By Linda Wheeler
Finding a Leafy Enclave
Washington Post Staff Writer
July 18, 1992
Some residents of the District's only planned community, Fort Lincoln, sound like real estate agents: They tend to gush when talking about their homes in far Northeast Washington.
Listen to David Smith: "This is a suburban-style neighborhood in an urban setting. We hear birds chirping and we look at vistas of trees, grass and flowers."
And Alease Chichester: "It is an easy commute to downtown. We have schools, indoor and outdoor pools, tennis courts, everything."
Clarence Cannon said the senior citizen high-rise living "is the best in Washington for people our age."
Indeed, Fort Lincoln does seem to offer much of what suburban developments advertise, but at reasonable prices with a District address. Planned around a cultural center, elementary school and recreation area, the 550 condominiums, 666 senior citizen apartments and 157 garden apartments seem to hug the rolling hills just beyond Bladensburg Road and South Dakota Avenue NE, bordering on Prince George's County.
The new town of Fort Lincoln was the idea of President Lyndon B. Johnson, who wanted a model town to showcase his "Great Society" programs, a planned community that would be racially and economically integrated. He wanted the "New Town in Town" to inspire other such projects with the hope they would collectively revitalize the nation's urban centers.
The land was originally the site of forts built to protect the city during the Civil War. Later it was used by the National Training School for Boys, a detention facility for juvenile offenders. When that center closed, the land was available and a citywide debate began as to how the land should be used. Some proposed a park while others thought it would be a great location for a community college.
President Johnson convened a meeting of virtually every federal and District agency, intending to create plans for his dream town at what is now Fort Lincoln.
But quarreling followed the dream and every agency had to have a say, as did a number of citizen groups. Years went by while residents of adjoining neighborhoods battled over who would control the plans and the development. Newspaper stories from the day detailed the ups and downs of the plans and the eventual withdrawal of the federal government from the project.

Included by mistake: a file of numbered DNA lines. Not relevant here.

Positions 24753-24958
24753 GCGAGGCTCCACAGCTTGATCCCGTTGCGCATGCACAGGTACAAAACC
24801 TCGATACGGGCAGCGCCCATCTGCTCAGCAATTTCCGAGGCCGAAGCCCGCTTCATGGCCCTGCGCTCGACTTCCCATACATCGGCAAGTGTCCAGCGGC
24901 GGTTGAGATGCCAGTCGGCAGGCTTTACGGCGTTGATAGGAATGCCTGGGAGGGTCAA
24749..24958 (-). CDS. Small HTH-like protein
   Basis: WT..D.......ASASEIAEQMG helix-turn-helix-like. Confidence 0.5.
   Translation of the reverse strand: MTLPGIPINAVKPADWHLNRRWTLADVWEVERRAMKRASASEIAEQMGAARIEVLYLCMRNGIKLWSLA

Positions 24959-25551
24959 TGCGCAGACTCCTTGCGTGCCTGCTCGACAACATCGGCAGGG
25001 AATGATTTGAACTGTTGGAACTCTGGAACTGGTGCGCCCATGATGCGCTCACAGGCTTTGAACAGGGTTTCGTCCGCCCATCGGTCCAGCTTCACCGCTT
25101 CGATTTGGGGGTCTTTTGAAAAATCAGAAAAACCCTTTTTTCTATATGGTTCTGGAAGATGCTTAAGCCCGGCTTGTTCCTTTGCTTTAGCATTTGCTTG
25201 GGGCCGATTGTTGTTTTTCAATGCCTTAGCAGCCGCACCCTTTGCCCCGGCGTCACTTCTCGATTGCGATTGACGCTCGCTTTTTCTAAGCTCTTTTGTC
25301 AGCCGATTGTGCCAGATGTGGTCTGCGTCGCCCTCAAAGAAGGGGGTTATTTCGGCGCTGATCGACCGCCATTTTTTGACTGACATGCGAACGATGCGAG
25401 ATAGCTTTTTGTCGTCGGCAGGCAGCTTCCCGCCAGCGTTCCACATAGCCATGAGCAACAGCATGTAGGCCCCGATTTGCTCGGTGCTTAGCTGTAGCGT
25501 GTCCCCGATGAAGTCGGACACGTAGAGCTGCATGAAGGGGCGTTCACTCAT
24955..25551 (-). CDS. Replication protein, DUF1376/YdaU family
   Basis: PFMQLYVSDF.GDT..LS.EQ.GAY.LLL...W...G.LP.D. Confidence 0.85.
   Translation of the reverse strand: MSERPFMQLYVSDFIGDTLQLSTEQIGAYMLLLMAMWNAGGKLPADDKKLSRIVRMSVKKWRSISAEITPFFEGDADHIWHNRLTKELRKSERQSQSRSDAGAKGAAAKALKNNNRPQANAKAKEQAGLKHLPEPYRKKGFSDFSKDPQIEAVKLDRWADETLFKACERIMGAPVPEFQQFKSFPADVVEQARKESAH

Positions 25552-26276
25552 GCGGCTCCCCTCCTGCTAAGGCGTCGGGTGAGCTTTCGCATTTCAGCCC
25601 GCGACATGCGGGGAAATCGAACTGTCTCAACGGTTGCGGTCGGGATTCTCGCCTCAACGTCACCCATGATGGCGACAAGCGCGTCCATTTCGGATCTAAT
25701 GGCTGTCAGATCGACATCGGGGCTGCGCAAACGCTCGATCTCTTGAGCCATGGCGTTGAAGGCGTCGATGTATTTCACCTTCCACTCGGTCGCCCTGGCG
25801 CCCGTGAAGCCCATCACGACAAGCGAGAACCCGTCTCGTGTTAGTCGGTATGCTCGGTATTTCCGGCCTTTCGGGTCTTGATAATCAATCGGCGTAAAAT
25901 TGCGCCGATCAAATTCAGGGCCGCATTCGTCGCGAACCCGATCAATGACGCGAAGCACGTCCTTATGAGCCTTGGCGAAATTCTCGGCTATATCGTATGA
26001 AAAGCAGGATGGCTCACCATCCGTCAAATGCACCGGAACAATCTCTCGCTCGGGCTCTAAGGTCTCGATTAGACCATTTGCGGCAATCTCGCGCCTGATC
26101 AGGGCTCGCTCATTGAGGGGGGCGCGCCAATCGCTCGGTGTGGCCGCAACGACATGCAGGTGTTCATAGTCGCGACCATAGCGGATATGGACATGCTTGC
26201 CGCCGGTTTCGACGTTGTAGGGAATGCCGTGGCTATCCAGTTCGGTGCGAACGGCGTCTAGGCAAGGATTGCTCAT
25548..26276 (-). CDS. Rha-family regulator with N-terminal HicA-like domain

Finally a private company, Fort Lincoln New Town Corp., was selected to actually build the apartment buildings and condominium units. The National Park Service built a playground and park area before handing them over to the District government. The city built an elementary school, complete with an indoor swimming pool.
The community never attained Johnson's goal of having whites comprise 25 percent of the population, the figure closely matching the racial makeup of the city at the time. Robert King, the Advisory Neighborhood Commissioner for Fort Lincoln, said at peak, there may have been half that percentage, and now less than 5 percent of Fort Lincoln's residents are white.
The neighborhood is popular, as seen in the low vacancy rate and few condominiums for sale. But the community has an uneven look in terms of maintenance. Where the condominium association is in charge, lawns are clipped and sidewalks are neat. In the area overseen by the District around the recreational and cultural center, the shrubs are overgrown, the ground is littered with broken bottles and whole sections of brick are missing from the sidewalks.
The difficulty of having the city as a partner is exemplified in the problem of illegal dumping. During the night, trucks dump loads of construction debris and broken furniture in some sections of the neighborhood. As quickly as it is cleaned up, more appears, King said.
"The answer is a fence," he told several residents who complained about the mounds of trash near their building. "But Michele Hagans [the developer] can't just put up a fence. She has to go through the District government to get a fence approved and then wait for the appropriations."
But the combination of city and private interests working together has produced affordable housing in a setting that is relatively crime-free, within a city that has many problems related to drug trafficking and street violence.
Juan Gladis, vice president of Fort Lincoln Realty, which markets new residences as they are built and continues to manage the rental units, said a two-bedroom condominium would sell for about $100,000 and the apartments rents range from $700 to $1,000 a month. He said the senior citizen housing is subsidized, so there is no set rate in the four high-rise buildings.
Gladis said there are about eight condominiums on the market now, and the vacancy rate for the garden apartments is less than 5 percent.
King, who also is president of the Fort Lincoln Civic Association, said his condominium has doubled in value since he bought it in 1976. He has raised six children there, and family members have enjoyed the baseball field, swimming pools, tennis courts and the sense of community that comes from living in a somewhat isolated area.
Other than the illegal dumping and a rash of stolen cars this year, King said the neighborhood is fairly peaceful.
"Sometimes I think Fort Lincoln is cut off from the crime the city is suffering because we are kind of isolated out here," he said. "Our kids are involved in Little League games at night and in tennis matches. We have things for them to do."
© Copyright The Washington Post
Back to the top